Compromise Proposed to Halt School Consolidation in Iowa

Former Iowa Lt. Gov Art Neu (above) says forced school consolidation in the rural reaches of the Hawkeye State is both politically unpalatable and shortsighted where the education of kids is concerned. Neu, a Republican who is widely respected on both sides of the aisle, has been touting a plan for K-12 schools that creates larger administrative districts with some shared staff and courses but maintains high schools and distinct sports teams in small towns. Neu, a former member of the State Board of Regents, said such a plan preserves what’s best in small district while correcting deficiencies. “The small schools will have a longer life under this than they will independently,” Neu told the Yonder.

Neu is calling for the formation of a blue-riboon commission to fill in the details of such a plan, which he believes would head off a proposal from Sen. Matt McCoy (ad Des Moines Democrat) to force consolidation. Under Neu’s plan rural schools would be merged into one district with a central administration with a district-wide school board. The existing districts could keep their high schools, but for upper-level science and math classes as well as foreign-language classes, students would be bused to a central location. School districts would have the authority to pay the teachers of advanced science classes, for example, premium salaries.

Instead of having to choose just one foreign language, Neu’s sharing system would allow students in smaller schools to choose (or take) both Spanish and German. Neu notes that there is an optimum size of school district for ACT test scores. Composite test scores are best in districts composed of 2,500 to 7,499 students. Districts above 1,000 have better ACT scores in math and science, though scores drop in districts over 7,500.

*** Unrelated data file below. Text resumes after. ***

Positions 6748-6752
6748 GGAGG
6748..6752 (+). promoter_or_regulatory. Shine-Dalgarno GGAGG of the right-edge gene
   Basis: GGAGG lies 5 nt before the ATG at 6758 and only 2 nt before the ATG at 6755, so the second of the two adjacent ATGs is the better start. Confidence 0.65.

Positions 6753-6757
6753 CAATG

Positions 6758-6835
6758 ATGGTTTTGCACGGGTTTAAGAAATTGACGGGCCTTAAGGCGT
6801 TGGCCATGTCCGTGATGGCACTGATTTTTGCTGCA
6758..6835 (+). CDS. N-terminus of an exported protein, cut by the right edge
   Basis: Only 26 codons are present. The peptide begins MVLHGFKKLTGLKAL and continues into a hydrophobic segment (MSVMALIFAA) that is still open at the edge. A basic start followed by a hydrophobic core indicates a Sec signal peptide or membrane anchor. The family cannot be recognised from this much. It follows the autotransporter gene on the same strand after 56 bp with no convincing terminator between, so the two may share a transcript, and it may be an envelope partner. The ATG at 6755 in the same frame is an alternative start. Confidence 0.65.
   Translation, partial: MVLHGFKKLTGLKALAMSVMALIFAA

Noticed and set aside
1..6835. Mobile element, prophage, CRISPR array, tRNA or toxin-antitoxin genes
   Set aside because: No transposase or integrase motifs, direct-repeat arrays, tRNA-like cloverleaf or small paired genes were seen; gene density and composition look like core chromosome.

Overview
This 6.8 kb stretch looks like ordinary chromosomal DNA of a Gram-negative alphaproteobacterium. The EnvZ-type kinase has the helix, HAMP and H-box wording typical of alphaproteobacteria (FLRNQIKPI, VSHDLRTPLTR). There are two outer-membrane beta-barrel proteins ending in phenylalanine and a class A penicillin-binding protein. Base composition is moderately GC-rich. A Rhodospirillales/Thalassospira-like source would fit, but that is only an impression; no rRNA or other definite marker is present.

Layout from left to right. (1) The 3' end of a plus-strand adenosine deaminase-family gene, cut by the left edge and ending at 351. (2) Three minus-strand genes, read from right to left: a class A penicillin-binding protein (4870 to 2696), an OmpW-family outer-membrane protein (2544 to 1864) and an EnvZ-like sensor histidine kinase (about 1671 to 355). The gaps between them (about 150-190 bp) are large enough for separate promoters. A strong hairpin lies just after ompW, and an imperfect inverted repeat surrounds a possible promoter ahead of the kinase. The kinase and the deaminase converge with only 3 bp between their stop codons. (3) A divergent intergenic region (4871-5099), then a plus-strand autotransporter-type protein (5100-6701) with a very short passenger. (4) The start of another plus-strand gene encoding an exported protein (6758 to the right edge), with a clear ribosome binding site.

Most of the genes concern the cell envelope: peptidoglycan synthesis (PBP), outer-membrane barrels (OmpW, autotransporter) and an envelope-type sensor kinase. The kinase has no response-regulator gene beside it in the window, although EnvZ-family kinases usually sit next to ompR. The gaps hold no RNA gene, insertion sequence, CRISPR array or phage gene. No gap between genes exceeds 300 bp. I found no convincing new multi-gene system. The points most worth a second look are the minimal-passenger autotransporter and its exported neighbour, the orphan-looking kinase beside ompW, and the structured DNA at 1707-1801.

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Former Iowa Lt. Gov Art Neu (above) says forced school consolidation in the rural reaches of the Hawkeye State is both politically unpalatable and shortsighted where the education of kids is concerned. Neu, a Republican who is widely respected on both sides of the aisle, has been touting a plan for K-12 schools that creates larger administrative districts with some shared staff and courses but maintains high schools and distinct sports teams in small towns. Neu, a former member of the State Board of Regents, said such a plan preserves what’s best in small district while correcting deficiencies. “The small schools will have a longer life under this than they will independently,” Neu told the Yonder.

Neu is calling for the formation of a blue-riboon commission to fill in the details of such a plan, which he believes would head off a proposal from Sen. Matt McCoy (a Des Moines Democrat) to force consolidation. Under Neu’s plan rural schools would be merged into one district with a central administration with a district-wide school board. The existing districts could keep their high schools, but for upper-level science and math classes as well as foreign-language classes, students would be bused to a central location. School districts would have the authority to pay the teachers of advanced science classes, for example, premium salaries.

Instead of having to choose just one foreign language, Neu’s sharing system would allow students in smaller schools to choose (or take) both Spanish and German. Neu notes that there is an optimum size of school district for ACT test scores. Composite test scores are best in districts composed of 2,500 to 7,499 students. Districts above 1,000 have better ACT scores in math and science, though scores drop in districts over 7,500.

 

 

Topics: Education
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